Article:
Background Checks

Contract Type:

The Receiving Party warrants that it has conducted background checks on all of its representatives who will have access to the Confidential Information to ensure that such access does not pose a security risk. The Receiving Party shall use reasonable efforts to ensure that only those representatives who need to know the Confidential Information for the Purpose will have access to the Confidential Information.


This clause addresses the issue of security risks stemming from access to confidential information by each party's representatives or employees. It stipulates:

1) The party receiving the confidential information (the Receiving Party) warrants - i.e. formally guarantees - that it has conducted background checks on all its representatives who will get access to the shared confidential details.

2) The aim of these background checks is to make sure that such access does not pose any security risks, e.g. risks of unauthorized disclosure, data breaches, theft of information, etc. Proper vetting helps determine representatives can be trusted with confidential data.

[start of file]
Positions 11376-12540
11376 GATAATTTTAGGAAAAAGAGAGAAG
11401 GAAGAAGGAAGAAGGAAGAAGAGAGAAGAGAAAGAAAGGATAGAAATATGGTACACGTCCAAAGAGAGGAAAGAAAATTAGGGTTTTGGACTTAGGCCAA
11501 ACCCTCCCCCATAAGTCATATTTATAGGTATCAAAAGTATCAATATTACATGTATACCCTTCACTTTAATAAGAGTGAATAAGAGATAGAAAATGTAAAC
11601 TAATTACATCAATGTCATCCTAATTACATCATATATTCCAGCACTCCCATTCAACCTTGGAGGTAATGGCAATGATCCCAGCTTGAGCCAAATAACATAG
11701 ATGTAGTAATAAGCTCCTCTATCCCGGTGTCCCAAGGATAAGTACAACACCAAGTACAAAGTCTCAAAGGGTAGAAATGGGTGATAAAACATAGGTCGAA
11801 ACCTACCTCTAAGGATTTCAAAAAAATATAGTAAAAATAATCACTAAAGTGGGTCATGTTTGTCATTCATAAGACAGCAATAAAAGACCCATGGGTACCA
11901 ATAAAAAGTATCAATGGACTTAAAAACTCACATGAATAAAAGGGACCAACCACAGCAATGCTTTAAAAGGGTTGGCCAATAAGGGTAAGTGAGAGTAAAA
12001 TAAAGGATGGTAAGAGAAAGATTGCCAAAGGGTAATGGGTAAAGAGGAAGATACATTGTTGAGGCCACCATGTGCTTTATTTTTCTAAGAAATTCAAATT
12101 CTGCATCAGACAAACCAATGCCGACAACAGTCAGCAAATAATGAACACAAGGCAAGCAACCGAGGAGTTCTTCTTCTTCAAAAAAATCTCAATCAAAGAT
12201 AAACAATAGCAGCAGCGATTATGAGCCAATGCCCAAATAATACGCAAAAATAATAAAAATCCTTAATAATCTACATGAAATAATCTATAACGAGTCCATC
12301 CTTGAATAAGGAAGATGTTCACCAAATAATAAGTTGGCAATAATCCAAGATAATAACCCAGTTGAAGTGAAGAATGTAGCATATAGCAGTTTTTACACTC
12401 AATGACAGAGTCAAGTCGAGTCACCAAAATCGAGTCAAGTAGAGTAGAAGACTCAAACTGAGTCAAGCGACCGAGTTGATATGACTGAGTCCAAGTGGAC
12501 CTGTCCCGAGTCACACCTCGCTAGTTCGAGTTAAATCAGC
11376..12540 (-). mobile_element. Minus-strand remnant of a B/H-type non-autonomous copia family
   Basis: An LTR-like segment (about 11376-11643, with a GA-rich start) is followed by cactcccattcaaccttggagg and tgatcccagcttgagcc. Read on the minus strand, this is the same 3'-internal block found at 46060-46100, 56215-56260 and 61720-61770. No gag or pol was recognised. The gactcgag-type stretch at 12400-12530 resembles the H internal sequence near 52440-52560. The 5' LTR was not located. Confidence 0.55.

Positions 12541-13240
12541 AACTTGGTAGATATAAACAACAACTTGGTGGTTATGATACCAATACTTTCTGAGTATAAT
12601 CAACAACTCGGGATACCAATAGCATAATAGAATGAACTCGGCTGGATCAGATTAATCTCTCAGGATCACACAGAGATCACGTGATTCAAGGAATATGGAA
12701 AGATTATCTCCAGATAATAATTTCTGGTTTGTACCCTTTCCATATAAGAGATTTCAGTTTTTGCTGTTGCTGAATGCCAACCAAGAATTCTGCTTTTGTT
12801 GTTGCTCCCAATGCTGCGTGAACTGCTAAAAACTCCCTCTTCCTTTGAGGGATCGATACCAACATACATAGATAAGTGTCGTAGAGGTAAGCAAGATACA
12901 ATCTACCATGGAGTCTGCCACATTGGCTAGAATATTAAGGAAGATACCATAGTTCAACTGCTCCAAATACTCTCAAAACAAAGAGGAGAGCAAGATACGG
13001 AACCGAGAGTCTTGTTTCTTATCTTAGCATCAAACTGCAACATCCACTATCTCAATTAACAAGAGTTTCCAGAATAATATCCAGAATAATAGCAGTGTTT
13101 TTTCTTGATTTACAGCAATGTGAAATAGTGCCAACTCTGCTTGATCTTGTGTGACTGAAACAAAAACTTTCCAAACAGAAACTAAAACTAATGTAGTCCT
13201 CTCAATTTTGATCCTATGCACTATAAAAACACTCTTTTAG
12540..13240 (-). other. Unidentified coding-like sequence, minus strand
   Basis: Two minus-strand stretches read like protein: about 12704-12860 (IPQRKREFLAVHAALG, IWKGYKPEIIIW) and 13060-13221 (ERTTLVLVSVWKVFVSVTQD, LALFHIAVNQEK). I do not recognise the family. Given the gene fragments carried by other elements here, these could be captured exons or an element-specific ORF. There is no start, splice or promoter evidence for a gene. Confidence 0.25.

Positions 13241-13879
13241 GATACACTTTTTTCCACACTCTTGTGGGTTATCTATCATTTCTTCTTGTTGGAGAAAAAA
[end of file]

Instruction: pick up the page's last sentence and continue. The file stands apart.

3) The Receiving Party must make reasonable efforts to limit access to only those representatives who genuinely need to know the confidential information, and only for the specific purpose permitted under the agreement (the "Purpose"). Access should not extend beyond what is strictly necessary.

4) Taken together, the Receiving Party is obliged to both vet its representatives for risks before granting any access and then restrict access only to those individuals cleared and needing information relevant to the Purpose.